Master of Arts (MA)
For more than a quarter century, Richard Rorty was one of the most controversial writers. Critics of Rorty have often clustered their remarks around distinct themes within Rorty’s body of literature. Is Rorty’s criticism of the correspondence theory of truth valid and what standard of validity could confirm that? Does Rorty’s treatment of pragmatists such as William James and John Dewey accurately reflect their writings? Is Rorty’s brand of liberalism defensible when it assumes no non-circular form of justification can be proffered? These are the questions most often addressed by Rorty’s critics. He responded to their objections for two decades. By taking a synoptic view of Rorty’s literary corpus, my goal is to change a few of the questions being asked and offer criticism of Rorty’s texts predicated on the validity of a new cluster of questions. I offer a reading of Rorty’s political theories that places Rorty’s debt to the literary critic Harold Bloom’s concepts higher than his avowed affiliation with pragmatism. I argue that in order to understand the nature of Rorty’s affiliation with pragmatism it is best to understand how Rorty was profoundly influenced by a cluster of Bloom’s concepts. These concepts include, “belatedness,” “anxiety,” “influence,” “strong poet,” “precursor,” and “misreading.” I propose a reading of Rorty’s text which, when taken together, make Bloom’s influence on Rorty central. I describe five features that make Rorty’s pragmatism peculiar. Next, I move to a discussion of Rorty’s exchanges with Donald Davidson revealing Rorty’s adaptations, contradictions, and peculiar allegiance to pragmatism. Next, I explain that allegiance by placing Bloom as the central figure in the late development of Rorty’s writings on the division of the private realm of self-creation and the public realm of solidarity. Finally, I discuss how Bloom’s concepts help explain how Rorty has wedged himself in a peculiar way between Rawlsian liberalism and communitarianism. Although Bloom is central, his centrality does not make Rorty’s writings more coherent. Placing Bloom at the center explains some of Rorty’s peculiarities while it raises other problems.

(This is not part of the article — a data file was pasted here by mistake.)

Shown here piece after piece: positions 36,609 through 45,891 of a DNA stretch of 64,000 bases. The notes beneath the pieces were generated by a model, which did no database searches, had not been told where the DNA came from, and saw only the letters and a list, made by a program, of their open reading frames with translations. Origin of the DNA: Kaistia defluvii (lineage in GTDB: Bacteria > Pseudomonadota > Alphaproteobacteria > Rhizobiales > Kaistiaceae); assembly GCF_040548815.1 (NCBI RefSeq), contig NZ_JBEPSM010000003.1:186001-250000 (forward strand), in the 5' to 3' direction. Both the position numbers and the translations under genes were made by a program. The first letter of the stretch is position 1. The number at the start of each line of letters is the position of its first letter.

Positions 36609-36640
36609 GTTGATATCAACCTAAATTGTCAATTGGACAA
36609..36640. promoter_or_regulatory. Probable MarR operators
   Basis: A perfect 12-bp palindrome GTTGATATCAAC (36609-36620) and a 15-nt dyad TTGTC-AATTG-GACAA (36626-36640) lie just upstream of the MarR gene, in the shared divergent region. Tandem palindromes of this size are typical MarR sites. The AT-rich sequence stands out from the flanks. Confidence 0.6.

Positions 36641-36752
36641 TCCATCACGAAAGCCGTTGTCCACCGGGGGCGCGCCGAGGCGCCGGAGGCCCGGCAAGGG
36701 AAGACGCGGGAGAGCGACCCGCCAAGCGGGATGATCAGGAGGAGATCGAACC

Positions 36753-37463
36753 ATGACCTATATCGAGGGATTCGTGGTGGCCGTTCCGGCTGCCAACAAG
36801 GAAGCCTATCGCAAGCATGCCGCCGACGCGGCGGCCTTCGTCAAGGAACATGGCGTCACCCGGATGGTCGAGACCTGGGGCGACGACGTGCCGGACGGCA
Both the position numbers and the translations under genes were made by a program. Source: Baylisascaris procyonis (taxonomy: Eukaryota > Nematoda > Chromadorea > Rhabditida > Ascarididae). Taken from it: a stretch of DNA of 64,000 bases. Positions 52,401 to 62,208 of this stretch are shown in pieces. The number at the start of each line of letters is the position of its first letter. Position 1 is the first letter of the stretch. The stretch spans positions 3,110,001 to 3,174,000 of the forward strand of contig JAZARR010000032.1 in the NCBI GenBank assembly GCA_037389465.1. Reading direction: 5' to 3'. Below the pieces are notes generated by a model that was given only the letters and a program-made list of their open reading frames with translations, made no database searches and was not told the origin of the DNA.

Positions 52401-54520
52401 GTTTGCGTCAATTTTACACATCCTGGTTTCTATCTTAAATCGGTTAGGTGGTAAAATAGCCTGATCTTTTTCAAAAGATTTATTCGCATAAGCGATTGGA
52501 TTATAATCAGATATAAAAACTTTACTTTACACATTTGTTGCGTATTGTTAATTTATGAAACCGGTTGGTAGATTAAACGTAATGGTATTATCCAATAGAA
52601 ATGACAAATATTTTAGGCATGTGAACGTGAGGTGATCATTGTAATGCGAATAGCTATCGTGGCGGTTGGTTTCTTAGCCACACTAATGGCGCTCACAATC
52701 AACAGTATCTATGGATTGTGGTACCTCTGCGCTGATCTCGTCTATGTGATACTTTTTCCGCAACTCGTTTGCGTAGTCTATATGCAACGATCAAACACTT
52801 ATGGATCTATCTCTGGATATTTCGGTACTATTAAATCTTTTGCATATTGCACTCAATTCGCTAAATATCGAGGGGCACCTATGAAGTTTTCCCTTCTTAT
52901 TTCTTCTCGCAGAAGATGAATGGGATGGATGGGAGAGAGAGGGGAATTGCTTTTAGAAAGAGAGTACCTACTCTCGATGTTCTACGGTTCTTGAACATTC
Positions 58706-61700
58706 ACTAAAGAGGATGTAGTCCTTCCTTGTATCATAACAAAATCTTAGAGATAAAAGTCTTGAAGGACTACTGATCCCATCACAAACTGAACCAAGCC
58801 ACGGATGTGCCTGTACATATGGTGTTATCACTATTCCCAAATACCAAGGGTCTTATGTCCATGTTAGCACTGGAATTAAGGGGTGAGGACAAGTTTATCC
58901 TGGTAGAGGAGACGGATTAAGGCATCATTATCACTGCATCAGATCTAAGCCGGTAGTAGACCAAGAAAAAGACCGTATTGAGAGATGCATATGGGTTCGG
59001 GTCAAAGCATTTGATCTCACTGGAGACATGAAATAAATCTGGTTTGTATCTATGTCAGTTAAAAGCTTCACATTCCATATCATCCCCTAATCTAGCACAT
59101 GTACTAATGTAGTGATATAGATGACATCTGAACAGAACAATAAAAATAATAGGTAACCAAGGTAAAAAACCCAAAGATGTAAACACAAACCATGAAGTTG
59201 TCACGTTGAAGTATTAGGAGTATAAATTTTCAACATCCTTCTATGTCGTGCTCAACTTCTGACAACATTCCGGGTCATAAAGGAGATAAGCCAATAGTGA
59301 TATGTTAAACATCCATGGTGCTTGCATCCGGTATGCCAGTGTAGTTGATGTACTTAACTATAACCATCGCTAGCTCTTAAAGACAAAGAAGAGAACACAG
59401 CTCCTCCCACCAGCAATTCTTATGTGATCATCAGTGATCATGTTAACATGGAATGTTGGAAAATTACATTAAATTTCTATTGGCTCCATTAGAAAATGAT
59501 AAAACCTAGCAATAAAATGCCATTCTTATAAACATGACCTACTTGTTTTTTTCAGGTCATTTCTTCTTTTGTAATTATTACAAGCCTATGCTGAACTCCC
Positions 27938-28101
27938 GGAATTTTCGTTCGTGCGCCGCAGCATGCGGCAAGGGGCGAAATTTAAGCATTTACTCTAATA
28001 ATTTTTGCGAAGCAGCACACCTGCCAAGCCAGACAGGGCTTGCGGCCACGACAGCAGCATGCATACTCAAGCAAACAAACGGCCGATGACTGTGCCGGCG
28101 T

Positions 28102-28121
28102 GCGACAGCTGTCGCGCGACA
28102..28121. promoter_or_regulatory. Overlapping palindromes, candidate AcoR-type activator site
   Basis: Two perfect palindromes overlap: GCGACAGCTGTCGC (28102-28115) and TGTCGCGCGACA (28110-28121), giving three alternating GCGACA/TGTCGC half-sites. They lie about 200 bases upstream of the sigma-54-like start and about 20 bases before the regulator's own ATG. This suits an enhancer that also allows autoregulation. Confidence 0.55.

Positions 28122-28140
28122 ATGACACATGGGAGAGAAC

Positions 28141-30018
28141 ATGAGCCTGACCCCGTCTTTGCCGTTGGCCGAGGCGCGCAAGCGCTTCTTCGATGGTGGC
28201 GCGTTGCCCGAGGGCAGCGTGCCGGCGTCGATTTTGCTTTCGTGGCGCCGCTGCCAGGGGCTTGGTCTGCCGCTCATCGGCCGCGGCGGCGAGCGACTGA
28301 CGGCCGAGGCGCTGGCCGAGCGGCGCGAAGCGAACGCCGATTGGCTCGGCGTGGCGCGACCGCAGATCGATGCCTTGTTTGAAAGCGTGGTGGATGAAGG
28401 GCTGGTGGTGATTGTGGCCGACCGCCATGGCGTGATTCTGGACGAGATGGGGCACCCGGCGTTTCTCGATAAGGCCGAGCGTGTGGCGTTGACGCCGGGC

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King, Shaun Kenan, "Richard Rorty's map of political misreading" (2008). LSU Master's Theses. 523.